Wichita City Council delays ordinance allowing residents to keep feral cat colonies in their yards
The proposal in Wichita, Kansas allowing residents to keep feral cat colonies in their yards has been delayed until December or January pending some changes, the San Francisco Gate reported November 29.
The Wichita City Council advisory board says the Wichita Police Department would have to develop a plan to trap stray cats in the city, take them to be spayed or neutered then return them to the area where they were trapped.
Wichita Police Lt. Brian Sigma stated in an interview with KWCH
“Our number on euthanasia with cats remains high and so a goal of mine and the (Wichita Animal Shelter)…this is one way we’re trying to see if we can reduce those numbers.”
Tom Ewert, president of the Wichita Audubon Society, is fighting back. Bird supporters have accused Wichita City Council of feral cat favoritism. Ewert would like feral cat colonies banned from the 15 parks and open spaces that are bird habitats.
The delay of putting a feral cat TNR plan into place involves providing rules as to where and where not feral cats can be trapped, returned and fed without too much of a negative impact on the bird population. The number of cats in a colony is also being debated. Right now the city code allows a person to own two cats or four with a permit.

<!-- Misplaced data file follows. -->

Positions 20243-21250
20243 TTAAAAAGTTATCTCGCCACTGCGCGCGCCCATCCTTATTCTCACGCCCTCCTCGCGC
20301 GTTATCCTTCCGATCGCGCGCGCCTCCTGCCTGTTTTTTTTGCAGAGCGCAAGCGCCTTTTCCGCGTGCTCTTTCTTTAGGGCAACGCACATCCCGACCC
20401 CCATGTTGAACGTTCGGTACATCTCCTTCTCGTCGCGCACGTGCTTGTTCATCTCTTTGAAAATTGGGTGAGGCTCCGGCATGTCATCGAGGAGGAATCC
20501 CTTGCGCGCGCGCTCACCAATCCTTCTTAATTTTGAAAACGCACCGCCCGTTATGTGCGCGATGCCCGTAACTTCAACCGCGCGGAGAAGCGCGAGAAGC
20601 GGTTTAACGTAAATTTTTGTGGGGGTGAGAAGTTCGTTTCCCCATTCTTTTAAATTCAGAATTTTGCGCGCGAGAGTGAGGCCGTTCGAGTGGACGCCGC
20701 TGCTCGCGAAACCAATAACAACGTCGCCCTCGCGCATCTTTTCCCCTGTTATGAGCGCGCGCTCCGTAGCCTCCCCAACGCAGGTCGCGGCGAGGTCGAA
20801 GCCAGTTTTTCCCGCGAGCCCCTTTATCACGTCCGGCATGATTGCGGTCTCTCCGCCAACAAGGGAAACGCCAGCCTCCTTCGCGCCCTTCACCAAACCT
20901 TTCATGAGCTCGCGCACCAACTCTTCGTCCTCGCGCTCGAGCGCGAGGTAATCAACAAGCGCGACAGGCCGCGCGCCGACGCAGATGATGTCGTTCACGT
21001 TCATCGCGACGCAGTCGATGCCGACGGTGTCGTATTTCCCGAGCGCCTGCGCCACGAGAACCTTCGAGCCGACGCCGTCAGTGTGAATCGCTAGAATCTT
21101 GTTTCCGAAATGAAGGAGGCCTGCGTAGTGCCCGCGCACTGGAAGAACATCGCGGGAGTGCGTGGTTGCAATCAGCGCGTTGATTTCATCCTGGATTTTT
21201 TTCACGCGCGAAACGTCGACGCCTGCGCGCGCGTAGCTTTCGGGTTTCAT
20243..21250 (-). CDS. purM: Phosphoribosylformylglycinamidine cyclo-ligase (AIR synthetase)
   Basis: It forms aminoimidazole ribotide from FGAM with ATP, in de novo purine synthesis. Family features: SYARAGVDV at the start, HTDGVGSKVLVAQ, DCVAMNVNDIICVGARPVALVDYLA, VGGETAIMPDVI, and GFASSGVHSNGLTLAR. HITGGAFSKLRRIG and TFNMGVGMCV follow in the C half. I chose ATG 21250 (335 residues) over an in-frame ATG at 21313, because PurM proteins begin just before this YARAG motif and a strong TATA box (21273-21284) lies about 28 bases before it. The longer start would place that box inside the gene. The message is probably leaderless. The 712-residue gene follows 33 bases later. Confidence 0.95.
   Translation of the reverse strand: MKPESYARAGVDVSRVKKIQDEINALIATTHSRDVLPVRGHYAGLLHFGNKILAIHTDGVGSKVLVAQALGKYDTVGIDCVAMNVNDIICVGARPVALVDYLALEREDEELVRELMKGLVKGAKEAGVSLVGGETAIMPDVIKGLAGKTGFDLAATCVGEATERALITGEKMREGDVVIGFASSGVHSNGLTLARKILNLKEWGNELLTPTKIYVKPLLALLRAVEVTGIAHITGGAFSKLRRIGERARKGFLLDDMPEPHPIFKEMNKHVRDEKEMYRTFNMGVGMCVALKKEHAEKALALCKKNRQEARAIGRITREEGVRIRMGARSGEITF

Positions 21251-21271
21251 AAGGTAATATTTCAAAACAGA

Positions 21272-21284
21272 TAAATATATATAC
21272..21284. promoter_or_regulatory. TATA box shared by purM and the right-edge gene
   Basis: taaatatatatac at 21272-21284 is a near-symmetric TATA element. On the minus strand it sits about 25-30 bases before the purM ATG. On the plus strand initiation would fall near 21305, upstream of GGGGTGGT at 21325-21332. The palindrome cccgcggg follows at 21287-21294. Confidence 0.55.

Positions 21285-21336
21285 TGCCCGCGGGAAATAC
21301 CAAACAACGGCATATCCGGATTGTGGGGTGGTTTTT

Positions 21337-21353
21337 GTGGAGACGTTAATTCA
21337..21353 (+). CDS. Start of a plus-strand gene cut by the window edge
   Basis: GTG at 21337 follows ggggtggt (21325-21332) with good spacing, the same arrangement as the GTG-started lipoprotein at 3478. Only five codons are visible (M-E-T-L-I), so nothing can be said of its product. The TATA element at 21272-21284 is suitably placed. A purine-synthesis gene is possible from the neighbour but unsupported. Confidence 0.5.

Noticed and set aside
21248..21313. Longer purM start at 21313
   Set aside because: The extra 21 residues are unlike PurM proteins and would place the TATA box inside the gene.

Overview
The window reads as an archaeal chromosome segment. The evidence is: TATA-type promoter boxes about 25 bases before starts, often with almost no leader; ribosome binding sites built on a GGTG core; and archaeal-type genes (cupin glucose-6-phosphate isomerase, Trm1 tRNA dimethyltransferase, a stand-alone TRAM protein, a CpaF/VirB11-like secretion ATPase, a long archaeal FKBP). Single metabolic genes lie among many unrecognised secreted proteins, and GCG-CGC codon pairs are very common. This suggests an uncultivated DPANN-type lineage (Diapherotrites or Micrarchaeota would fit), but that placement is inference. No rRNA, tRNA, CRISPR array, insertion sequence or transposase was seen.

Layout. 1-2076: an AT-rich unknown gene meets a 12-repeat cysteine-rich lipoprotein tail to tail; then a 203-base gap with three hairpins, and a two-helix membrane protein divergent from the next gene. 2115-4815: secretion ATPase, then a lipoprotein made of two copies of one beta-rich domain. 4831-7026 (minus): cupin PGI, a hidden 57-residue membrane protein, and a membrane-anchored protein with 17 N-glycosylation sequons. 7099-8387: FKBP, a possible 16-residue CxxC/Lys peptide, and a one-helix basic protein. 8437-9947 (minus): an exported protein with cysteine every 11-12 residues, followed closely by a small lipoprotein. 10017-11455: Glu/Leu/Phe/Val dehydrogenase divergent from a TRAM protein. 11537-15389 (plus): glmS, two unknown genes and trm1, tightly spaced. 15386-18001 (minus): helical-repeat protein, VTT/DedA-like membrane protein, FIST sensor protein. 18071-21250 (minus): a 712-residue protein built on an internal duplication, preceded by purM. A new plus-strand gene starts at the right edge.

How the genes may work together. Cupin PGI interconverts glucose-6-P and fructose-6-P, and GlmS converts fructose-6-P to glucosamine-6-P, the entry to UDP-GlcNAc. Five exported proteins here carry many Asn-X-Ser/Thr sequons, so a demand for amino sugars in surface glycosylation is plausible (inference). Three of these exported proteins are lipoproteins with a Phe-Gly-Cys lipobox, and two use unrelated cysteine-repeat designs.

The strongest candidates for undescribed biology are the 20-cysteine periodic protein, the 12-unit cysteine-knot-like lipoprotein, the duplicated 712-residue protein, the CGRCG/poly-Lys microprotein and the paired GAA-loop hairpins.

The TNR ordinance currently drafted would allow a resident to have four “owned” cats and up the eight strays on the property. Assistant City Attorney Jan Jarman is drafting the ordinance and set aside time last month to get advice from Best Friends Animal Society attorney Katie Barnett who has help other communities get a feral cat ordinance.
TNR is already being practiced in Wichita because resident caregivers see there’s a problem with overpopulation among city cats. The whole idea is to decrease the feral cat population, regardless of who the cats are being cared for by.
One rule in TNR is to spay/neuter any cat trapped, regardless of whether it’s the cat the trapper meant to catch. TNR is designed to reduce the number of cats and programs encouraging spay/neuter/vaccinate benefit the community more than catch and kill.
If anyone close to the Wichita feral cat ordinance has additional information, please leave a comment below.
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Additional source (this is a good read and offers more information) here.